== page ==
Author Q&A - Tracy Kidder

A new nonfiction novel by Pulitzer Prize-winning author Tracy Kidder recounts the story of one young man who lived through the strife and left the nation in 1994 for New York City.

Kidder writes in the book that by the time Deo, the book’s main character, left Burundi, “Burundi had become hell.”

“In Deo’s mind, there was danger everywhere,” Kidder writes. There was no safe place, not even on the airplane that was going to ferry Deo away from the war-torn nation.

Sitting on the runway waiting for the plane to take off, “He [Deo] felt like he was about to vomit. Everyone had heard stories of planes being shot down, not only the Rwandan president’s plane back in April but others as well,” Kidder writes.

In Strength in What Remains, Kidder traces Deo’s story: Arriving in New York, Deo spoke almost no English and had only $200. He slept in Central Park and delivered groceries to earn a living. Deo’s unyielding determination provided him with a series of chance encounters that changed his life and eventually allowed him to receive an Ivy League education and return to his country to open a health clinic.

Kidder sat down with The Hill to discuss his new book.

Q: Now that you have published this book, what do you hope that the audience takes away from it?
I aspire to make the world new again. We know the truths, that war and genocide is a terrible thing, that charity happens … what I had in mind here is to make the audience experience these thing, not as truism, but as we experience those things in our lives — through Deo. That is what good writers do. This is what I aspire to do.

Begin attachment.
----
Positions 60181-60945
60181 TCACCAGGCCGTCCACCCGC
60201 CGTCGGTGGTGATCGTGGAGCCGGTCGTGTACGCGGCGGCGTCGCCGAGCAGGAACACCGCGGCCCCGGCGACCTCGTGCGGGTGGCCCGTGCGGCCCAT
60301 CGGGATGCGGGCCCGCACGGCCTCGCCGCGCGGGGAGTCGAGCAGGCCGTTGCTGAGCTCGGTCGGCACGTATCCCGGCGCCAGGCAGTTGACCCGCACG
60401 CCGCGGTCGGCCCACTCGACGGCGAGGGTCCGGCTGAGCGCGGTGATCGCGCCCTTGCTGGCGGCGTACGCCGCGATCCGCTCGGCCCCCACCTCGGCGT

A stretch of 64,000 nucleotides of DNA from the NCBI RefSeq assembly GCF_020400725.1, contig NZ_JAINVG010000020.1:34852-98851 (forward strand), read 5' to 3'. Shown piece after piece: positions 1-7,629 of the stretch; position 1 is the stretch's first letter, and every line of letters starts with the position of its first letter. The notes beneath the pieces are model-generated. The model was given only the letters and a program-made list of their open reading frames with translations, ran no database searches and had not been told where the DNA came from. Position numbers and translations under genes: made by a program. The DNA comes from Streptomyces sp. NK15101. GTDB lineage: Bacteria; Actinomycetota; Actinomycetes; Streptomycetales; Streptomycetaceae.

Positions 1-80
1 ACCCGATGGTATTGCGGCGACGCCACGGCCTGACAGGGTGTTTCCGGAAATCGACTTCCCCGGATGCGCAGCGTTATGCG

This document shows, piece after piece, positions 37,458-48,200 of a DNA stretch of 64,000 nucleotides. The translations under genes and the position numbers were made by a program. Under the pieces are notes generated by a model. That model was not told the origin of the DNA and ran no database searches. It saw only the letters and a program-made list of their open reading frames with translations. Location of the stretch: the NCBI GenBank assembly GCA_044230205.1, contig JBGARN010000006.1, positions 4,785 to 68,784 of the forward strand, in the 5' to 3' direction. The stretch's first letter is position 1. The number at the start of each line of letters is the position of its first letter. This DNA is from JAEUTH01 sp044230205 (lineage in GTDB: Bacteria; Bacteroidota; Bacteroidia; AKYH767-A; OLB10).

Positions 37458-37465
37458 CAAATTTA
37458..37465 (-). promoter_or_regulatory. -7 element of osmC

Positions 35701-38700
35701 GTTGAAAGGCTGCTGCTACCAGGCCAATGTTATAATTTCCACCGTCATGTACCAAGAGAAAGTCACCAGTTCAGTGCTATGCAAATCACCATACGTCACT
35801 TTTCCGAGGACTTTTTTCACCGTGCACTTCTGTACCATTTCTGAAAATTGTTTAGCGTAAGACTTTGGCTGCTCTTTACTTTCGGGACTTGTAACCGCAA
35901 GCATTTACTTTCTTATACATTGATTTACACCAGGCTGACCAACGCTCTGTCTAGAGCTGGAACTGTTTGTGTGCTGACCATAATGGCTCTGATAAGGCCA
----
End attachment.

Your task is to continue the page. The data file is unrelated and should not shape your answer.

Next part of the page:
Q: Do you see the world differently since you have written this book?
Yes. Absolutely. Deo’s adopted father, Charlie, said, “In a big city like New York you see all of these people who are clearly from foreign countries and they are doing generally pretty menial jobs — hotel maids, cab drivers, guys delivering groceries.” Once you hear a story like Deo’s, you think, “Who are these people, really? Where did they come from? What abilities do they have that they may never get to use?” In that sense, I hope this book will humanize those unseen parts of the Upper East Side — those anonymous faces. I also hope to humanize a piece of Africa.

Q: Are there any lessons that can be applied?
We are an increasingly interconnected world. I think we really have to look hard at the population of the world. We have to be alert to public health and epidemics, and when organizations set out to work on these issues, we needed to measure and monitor their results. There are very effective organizations out there and there are ones that aren’t so good. And we need to cut off the ineffective ones.

Q: Seeing the poor quality of healthcare in Africa and Haiti, do you think the American government has a responsibility to provide a baseline minimum level of healthcare coverage for Americans?
Yes. There is a basic right for human beings to have healthcare. You need to remember that we are in this together. Infectious diseases do not care if you are rich or poor. It is true that the poor will be much more heavily afflicted by disease, but I think for the good of the whole, I think we think about everyone.